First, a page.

Concepts, General Concepts, Side Feature

Where does all this murderous racism come from? Boris Johnson and his like!

In the wake of ongoing violent protests that have spread to the UK following the murder of George Floyd in the US, the UK media have rediscovered an old article written in 2002 by now prime minister Boris Johnson, which sheds light on the racism that is killing so many black men. “Boris Johnson said colonialism in Africa should never have ended and dismissed Britain’s role in slavery” according to the Independent on the 13th of June.


Just hours earlier a black man was killed by police in Atlanta. No, not George Floyd: another black man. He was shot in the back while running away from police, terrified for his life, having committed no crime except sleeping in his car, which was parked outside a restaurant. Officers approached him and found him rational, unarmed and initially compliant. Having celebrated his daughter’s birthday hours earlier and hoping to spend the next day with her, he became agitated and wrestled free of officers when they arrested him on suspicion of drinking. Moments later another black man lay dead at the feet of an officer who boasted, “I got him.”

Why is a black man’s life so cheap in the US? Where did all this hate come from? It is not unique to the US. It is just that the US is in love with guns as a symbol of freedom enshrined in their constitution with the result that the police are militarized. This hatred is a cover for colonial guilt, and what Boris Johnson wrote in his 2002 article for the Spectator Magazine encapsulates it. Johnson was on a trip to Africa as Foreign Secretary and his conscious troubled him briefly about the condition of that continent. Nevertheless, he wrote: “but it is not a blot upon our conscience. The problem is not that we were once in charge, but that we are not in charge any more.”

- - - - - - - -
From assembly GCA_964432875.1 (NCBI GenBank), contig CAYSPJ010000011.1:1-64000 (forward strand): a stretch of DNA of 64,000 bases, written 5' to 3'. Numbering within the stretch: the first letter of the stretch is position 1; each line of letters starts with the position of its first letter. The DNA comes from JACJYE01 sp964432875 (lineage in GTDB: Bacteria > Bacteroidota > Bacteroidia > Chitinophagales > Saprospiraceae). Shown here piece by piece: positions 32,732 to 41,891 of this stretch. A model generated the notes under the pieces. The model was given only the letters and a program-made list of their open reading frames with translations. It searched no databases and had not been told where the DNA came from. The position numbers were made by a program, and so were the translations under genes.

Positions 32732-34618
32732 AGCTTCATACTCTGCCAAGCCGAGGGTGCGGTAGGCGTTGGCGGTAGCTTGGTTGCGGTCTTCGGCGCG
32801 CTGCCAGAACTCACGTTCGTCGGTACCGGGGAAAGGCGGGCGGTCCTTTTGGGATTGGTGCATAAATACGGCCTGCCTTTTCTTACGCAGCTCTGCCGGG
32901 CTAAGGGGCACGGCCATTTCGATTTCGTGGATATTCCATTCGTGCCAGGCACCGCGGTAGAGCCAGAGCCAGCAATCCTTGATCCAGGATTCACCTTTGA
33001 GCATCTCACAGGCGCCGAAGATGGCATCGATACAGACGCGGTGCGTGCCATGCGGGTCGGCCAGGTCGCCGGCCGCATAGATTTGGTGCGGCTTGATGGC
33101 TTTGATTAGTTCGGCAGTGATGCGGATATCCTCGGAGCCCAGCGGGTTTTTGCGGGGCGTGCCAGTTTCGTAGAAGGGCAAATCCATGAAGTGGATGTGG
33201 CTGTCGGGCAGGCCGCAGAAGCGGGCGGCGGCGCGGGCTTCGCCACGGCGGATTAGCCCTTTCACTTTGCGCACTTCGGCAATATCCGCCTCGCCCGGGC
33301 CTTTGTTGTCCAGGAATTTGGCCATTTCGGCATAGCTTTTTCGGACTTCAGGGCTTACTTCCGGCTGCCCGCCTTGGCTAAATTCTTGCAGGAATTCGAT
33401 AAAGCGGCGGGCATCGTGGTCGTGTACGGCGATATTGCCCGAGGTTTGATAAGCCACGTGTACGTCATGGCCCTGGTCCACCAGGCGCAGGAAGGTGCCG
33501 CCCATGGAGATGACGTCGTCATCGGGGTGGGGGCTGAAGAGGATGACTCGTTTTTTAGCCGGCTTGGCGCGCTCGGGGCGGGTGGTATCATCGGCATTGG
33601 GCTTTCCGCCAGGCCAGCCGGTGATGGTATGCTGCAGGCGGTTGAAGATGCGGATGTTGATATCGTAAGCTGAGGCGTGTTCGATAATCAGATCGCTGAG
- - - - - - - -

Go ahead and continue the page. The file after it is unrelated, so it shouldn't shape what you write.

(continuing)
According to Johnson, Uganda needed Britain, to save it from “Arab slavers” and worse than that: “the jackfruit, hanging bigger than your head and covered with green tetrahedral nodules” which he informs us is “more or less disgusting,” and thereby justifies British coffee, cotton and tobacco plantations. Not content with rescuing the black man from the allegedly disgusting jack fruit, which white men don’t want to buy, Johnson aims his ire at their love for another insidious fruit: the plantain. “If left to their own devices, the natives would rely on nothing but the instant carbohydrate gratification of the plantain… Though this dish … was greatly relished … the colonists correctly saw that the export market was limited.” After Johnson has painted a picture of tasteless stupidity and addiction to carbohydrates, he turns to another common colonial trope: “Everywhere the people glide by, rather slowly, on big black bicycles.” His point is that Ugandans have not developed technologically to make their own bicycles, but the parenthetical “rather slowly” quip is instructive of a covert way of saying that these black people are lazy. Moving on from stupidity, addiction and laziness he treats us to the image of the black man as a murderous rapist: “’We were raping, we were killing,’ one of them told me” and in case anyone thinks this is an isolated case he gives us a white man’s general assessment: “As one British official said, ‘I’ve been in Africa for ages and there’s one thing I just don’t get. Why are they so brutal to each other?”

It would be easy for an African to do the same with a selective examination of white European history. There is no shortage of stupidity and laziness: rows of sunbathers exposing themselves to cancer inducing ultraviolet rays for hours at a time on a sunny beach perhaps. There is no shortage of addiction to choose from: maybe epidemic obesity and junk food consumption to outdo “the instant carbohydrate gratification of the plantain.” As for murder and rape: this is a daily occurrence, while in war one could settle on Srebrenica, the Spanish civil war, the American civil war or Auschwitz for example. Such comparisons parody the absurdity of colonial justifications whose effects are still very pervasive.

The black man was robbed of his dignity and nobility in colonial literature in order to allow the colonial white man to live with his heinous crimes. Two centuries after the legal abolition of slavery in the US, the vicious racism that underpinned it still infects and corrupts that nation as it does the other colonial nations that built their wealth upon the backs of oppression. The fact that the UK has a prime minister who unashamedly espoused such views speaks as loudly as the murderous police officers in the US, who so thoughtlessly unload their weapons into the backs of terrified black men in the US who daily live in fear of harassment or murder.


Dr. Abdullah Robin